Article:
We disagree with defendant's argument that Larkin should have confined his view to the common areas of the home. Parole regulations allowed Larkin to establish defendant resided at the location as he claimed, which reasonably includes proof of where he sleeps and dresses in the dwelling. Also, we reject defendant's contention Larkin's first view of defendant's bedroom verified he was living there and ended the home visit, precluding Larkin's second look around. Larkin did not leave defendant's room and re-enter it as defendant implies. He merely turned from "peeking" into the adjacent game room to face defendant, who stood in his main sleeping area. The notion that Larkin should close his eyes once he initially viewed defendant's bedroom and ignore the visible "folded glycine envelope of heroin" protruding from defendant's jeans lying on the bed is specious. It is defendant who revealed his criminal conduct by not attempting to conceal the CDS. Once Larkin saw the drugs in defendant's bedroom area, a full look at the adjoining room, also used by defendant and connected to his bedroom, was permissible.

Additionally, defendant asserts the plain view exception to the warrant requirement is inapplicable here because Larkin's discovery was not inadvertent. Generally, evidence left in plain view may be seized without a warrant. Bruzzese, supra, 94 N.J. at 236 (adopting the plain view warrant exception set forth in Texas v. Brown, 460 U.S. 730, 103 S.Ct. 1535, 75 L.Ed. 2d 502(1983)). For an object to fall within the plain view exception to the warrant requirement, a police officer must have (1) observed the object from a lawful area; (2) discovered the object inadvertently; and (3) immediately recognized the objects as evidence of a crime, contraband, or otherwise subject to seizure. State v. Johnson, 171 N.J. 192, 206-07 (2002).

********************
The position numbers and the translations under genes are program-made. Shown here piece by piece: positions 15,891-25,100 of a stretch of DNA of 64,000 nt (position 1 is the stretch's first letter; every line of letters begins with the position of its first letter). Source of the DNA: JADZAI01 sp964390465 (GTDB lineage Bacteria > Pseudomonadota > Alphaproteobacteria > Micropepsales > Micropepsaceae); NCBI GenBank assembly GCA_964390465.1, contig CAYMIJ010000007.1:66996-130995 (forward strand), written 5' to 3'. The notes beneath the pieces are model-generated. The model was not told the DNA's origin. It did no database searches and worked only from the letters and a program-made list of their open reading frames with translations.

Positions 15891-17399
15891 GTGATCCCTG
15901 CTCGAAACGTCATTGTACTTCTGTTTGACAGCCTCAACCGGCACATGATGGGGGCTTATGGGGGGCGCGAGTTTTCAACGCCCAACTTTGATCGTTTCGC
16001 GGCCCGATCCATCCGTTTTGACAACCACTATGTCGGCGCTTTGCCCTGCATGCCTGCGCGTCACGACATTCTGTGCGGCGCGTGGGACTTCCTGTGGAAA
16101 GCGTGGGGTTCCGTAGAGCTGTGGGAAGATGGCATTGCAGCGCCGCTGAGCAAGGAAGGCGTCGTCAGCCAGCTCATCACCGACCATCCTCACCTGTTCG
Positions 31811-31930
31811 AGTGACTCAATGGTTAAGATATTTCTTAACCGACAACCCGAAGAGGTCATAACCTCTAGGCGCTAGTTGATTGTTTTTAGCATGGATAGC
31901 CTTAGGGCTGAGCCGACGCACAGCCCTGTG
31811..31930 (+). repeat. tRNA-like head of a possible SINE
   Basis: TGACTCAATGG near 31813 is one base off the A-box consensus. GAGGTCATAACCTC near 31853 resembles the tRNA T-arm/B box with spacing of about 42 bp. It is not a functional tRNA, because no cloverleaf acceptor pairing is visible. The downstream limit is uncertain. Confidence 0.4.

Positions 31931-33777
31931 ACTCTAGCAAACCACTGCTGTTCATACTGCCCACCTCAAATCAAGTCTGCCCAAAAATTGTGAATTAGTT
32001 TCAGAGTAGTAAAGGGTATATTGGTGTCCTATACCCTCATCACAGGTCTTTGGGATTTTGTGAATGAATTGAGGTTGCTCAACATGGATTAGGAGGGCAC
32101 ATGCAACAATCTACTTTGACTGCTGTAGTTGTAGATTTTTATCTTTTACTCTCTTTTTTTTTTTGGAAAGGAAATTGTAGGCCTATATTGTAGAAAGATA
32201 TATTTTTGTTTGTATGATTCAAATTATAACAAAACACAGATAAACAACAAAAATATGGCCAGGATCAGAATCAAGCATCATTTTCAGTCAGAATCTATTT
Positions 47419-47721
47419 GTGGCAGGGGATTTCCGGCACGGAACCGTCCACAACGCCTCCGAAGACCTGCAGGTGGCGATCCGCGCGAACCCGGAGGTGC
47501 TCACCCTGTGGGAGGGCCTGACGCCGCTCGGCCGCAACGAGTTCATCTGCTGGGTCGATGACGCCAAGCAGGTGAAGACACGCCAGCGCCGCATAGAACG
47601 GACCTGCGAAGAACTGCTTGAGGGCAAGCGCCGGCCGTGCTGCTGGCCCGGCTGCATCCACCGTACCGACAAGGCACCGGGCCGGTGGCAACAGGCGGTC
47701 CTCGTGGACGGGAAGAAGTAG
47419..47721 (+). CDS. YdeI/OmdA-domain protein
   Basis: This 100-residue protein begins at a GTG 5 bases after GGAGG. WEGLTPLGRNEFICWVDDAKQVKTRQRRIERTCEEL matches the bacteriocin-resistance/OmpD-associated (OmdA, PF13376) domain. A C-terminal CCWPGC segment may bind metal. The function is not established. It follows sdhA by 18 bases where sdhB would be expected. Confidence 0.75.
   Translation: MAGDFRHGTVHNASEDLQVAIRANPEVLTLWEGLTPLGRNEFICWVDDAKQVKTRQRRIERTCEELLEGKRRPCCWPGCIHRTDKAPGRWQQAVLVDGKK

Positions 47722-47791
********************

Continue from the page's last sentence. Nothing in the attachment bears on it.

There is no basis to support defendant's contention. It is highly doubtful that after Larkin heard defendant's name broadcast on the police scanner he decided to make a home visit because he was prescient and expected defendant would plainly possess CDS. Although Larkin knew defendant was stopped by a patrol officer earlier that day, there was no expectation defendant was involved in a parole violation. Defendant had no prior criminal history involving drug possession or distribution. Even if Larkin had such thoughts, it would be irrelevant to the validity of this search. State v. O'Neal, 190 N.J. 601, 613-14 (2007); Bruzzese, supra, 94 N.J. at 219.

We conclude Larkin did not engage in a planned warrantless search. He had no advance information defendant possessed CDS and had no intention to seize evidence of a crime. State v. Padilla, 321 N.J. Super. 96, 109 (App. Div.), certif. denied, 162 N.J. 198 (1999). In our view, Larkin's desire to speak to defendant after he learned of his parolee's police encounter, and to recheck his residence and certify he was following the conditions of the parole, reflects the work of a conscientious parole officer who is fulfilling his obligations to defendant and the public to assure defendant's societal reintegration. Larkin legally seized the drugs left in plain view during a home visit of a recently assigned parolee. Thus, no Fourth Amendment or other constitutional intrusion occurred, and Judge Kennedy properly denied defendant's motion to suppress.